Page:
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I'm running heavvy background work with Parallel.Invoke, after all processing has completed I return the method, return again, call a next method to utilize the calculated data I get the error: Cross-thread operation not valid: Control '' accessed from a thread other than the thread it was created on.

But I already returned from the threads that where created by Parallel.Invoke to the one that called it in the first place. Is it normal that control does not revert to the thread where it started? And how can I assure that this does happen?

Code:

public void TopMethod()
        {
            Calculate(4);
            UpdateGui();
        }

        public void Calculate(int depth)
        {
            Recursive(depth);
        }

        public void Recursive(int depth)
        {
            if (depth > 0)
                System.Threading.Tasks.Parallel.Invoke(
                            delegate { Recursive(depth - 1); });
        }

        public void UpdateGui()
        {
            CalculateOhter(); // Works fine.
            controlElement.Focus(); // Causes exception
        }

Edits: I know about Control.Invoke But this would be an ugly solution (don't want to store a delegate in every control) and the program needs to wait for all computations to complete before it can continue. So it would be better if I could somehow force control to return to the thread that I started out with in the first place.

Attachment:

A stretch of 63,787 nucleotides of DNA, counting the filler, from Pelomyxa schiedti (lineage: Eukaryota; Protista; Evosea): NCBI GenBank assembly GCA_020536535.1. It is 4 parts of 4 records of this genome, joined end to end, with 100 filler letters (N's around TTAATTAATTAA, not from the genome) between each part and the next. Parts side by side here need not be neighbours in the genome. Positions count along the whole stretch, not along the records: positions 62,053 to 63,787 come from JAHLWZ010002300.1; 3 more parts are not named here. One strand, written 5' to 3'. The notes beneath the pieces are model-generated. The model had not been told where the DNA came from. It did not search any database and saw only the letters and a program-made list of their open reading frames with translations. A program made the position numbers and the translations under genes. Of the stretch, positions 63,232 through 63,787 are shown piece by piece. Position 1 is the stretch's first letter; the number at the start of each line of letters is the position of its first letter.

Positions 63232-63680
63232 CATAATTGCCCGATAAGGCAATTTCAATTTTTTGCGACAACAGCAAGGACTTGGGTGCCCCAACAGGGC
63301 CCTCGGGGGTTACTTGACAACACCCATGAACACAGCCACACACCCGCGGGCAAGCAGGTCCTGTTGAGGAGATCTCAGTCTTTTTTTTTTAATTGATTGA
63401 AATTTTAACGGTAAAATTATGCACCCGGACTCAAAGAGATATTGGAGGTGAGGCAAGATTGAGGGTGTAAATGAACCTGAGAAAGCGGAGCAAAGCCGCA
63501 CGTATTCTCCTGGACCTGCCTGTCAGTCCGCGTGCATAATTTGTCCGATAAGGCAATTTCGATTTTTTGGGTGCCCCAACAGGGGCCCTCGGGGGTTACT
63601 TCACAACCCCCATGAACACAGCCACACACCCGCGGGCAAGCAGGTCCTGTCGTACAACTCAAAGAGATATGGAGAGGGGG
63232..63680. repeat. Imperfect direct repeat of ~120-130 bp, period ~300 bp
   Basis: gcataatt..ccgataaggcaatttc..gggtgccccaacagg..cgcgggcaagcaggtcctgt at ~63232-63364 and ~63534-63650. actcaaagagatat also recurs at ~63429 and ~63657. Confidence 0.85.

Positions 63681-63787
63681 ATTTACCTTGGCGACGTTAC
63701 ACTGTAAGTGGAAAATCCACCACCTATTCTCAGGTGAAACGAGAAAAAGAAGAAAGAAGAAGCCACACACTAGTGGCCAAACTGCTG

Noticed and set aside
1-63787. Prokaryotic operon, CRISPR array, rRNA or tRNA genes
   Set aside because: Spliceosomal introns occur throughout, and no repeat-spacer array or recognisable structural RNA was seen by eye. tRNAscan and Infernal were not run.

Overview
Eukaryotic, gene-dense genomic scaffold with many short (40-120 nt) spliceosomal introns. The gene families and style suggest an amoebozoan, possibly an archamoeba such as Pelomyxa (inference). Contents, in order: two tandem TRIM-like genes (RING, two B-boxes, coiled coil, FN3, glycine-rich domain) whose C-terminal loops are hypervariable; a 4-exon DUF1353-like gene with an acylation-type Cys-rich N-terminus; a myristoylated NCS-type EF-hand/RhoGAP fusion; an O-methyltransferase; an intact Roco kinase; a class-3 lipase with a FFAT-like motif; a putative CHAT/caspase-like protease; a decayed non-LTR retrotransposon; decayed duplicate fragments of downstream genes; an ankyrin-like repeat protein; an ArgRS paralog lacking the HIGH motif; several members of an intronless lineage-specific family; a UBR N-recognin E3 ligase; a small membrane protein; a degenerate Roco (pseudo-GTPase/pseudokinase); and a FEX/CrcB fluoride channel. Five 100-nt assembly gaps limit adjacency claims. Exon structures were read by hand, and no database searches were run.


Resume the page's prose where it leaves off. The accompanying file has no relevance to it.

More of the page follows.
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4 Answers

up vote 1 down vote accepted

You need to access a control/window from the thread that created that control. Use Control.Invoke and Control.InvokeRequired.

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Solved it, turns out I created a seperate thread to call the given code in the first place, kinda stupid :P

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The example for Control.Invoke involves storing a Delegate, can this be done without storing a delegate for every control? So passing the method I need to call as an argument to the Invoke call (tried this but cannot get it to work).

The program needs to wait for all computations to complete before it can continue so it would be better if I could somehow force control to return to the thread that I started out with in the first place.

I don't understand why this does not happen at default, why does it not just return to the thread it started with when everything is complete?

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The horrible way to do is to set Control.CheckForIllegalCrossThreadCalls to false. It should get rid of your error, but it is not good design.

The problem with that occurs when a thread other than the creating thread of a control tries to access one of that control's methods or properties, it often leads to unpredictable results.

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